Australian Ballet's new Cinderella, by Stanton Welch, brings a new angle to the familiar tale. It has romance and wit but Welch has also drawn on the somber thread running through Prokofiev's musical score. There is no fairy godmother; there are no fairies. When Cinderella seeks solace at her mother's grave as her cruel stepmother and stepsisters go off to the royal ball, her mother's ghost emerges. This apparition conjures up a horde of other, rather sinister ghosts, and it is they who dress Cinderella and transport her to the ball.
Cinderella herself is not the meek, downtrodden little creature of other versions. She is a small spitfire, with short cropped hair and elbows akimbo, who fights back at her stupid stepsisters--kicking, punching, and tripping them up.
At the ball, the Prince, very handsome, is totally self-centered and vain and it is his quiet secretary, Dandini, with whom Cinderella falls in love. The final curtain falls on the two of them walking towards a vast, starry sky and we hope) a life of love and happiness.
The ballet is well constructed and the story plainly told, the choreography deftly matching each mood as we move from the family home to the graveyard, the ballroom, and the various locales of the final act, with its search for the owner of the slipper. There are two beautiful, tender pas de deux for Cinderella and Dandini, marked by soaring lifts and particularly lovely use of arms (a trademark of Welch's choreography).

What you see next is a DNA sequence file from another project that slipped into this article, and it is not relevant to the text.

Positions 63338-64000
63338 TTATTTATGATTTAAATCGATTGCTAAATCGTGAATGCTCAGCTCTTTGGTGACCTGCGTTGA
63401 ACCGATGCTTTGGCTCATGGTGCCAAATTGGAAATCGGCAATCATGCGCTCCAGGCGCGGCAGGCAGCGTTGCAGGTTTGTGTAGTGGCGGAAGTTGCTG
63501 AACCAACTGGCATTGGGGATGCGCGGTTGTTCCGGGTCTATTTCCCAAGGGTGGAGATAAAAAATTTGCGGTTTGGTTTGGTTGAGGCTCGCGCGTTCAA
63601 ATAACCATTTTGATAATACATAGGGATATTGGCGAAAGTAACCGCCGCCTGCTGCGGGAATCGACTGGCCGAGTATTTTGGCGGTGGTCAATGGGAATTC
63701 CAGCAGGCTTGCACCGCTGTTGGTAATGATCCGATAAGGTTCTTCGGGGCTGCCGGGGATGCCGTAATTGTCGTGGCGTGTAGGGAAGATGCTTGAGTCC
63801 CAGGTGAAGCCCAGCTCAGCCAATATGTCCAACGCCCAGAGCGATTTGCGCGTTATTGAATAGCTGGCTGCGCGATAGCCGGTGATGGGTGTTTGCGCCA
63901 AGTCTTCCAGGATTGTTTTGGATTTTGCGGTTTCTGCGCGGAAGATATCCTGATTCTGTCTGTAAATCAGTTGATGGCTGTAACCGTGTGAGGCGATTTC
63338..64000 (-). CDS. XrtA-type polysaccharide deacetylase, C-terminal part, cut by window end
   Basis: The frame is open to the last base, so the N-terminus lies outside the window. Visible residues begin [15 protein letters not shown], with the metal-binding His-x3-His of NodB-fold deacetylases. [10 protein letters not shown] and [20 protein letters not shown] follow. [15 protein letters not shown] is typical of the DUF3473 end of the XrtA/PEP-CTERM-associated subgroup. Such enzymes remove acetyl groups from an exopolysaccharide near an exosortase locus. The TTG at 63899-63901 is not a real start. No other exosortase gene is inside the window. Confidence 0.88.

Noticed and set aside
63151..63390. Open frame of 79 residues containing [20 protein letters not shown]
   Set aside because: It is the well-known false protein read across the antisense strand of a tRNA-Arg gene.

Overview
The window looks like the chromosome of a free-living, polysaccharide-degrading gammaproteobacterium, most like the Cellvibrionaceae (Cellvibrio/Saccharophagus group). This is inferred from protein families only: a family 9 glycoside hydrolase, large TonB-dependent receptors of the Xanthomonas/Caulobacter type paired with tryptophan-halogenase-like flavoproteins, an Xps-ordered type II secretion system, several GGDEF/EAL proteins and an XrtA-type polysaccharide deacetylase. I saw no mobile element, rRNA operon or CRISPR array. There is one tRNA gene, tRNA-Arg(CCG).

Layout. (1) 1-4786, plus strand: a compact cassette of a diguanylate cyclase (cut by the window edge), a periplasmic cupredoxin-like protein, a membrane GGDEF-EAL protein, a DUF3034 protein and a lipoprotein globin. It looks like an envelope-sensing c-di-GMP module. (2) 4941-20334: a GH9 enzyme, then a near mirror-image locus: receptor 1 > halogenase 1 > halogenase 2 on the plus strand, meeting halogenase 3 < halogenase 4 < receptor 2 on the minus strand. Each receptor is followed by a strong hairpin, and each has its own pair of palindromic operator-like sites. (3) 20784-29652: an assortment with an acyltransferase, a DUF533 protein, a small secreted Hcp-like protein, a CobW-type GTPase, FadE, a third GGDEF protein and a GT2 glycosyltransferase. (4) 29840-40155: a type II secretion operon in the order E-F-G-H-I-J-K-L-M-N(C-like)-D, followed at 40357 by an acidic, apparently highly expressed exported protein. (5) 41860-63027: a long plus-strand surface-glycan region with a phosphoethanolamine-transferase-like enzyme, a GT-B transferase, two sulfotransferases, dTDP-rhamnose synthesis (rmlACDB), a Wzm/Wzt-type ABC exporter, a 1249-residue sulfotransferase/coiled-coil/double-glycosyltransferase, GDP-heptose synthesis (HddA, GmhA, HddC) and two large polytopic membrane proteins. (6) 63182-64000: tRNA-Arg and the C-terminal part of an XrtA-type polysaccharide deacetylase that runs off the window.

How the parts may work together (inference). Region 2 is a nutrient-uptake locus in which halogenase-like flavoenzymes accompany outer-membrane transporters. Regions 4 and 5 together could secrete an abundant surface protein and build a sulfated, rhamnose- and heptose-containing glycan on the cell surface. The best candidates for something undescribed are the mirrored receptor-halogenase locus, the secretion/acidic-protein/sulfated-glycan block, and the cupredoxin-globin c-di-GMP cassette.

Miranda Coney was a feisty, enchanting Cinderella; Damien Welch, ardent and endearing as Dandini. Geon van der Wyst was perfect as the beautiful, conceited Prince. David McAllister and Steven Woodgate as the Stepsisters (on pointe) and Paul De Masson as the Stepmother were all excellent. Marilyn Jones, a former leading ballerina of the company who was once also its artistic director, made a welcome return in the cameo role of Cinderella's mother.
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|Title Annotation:||Australian Ballet, State Theatre, Melbourne, Australia|
|Article Type:||Dance Review|
|Date:||Jul 1, 1997|
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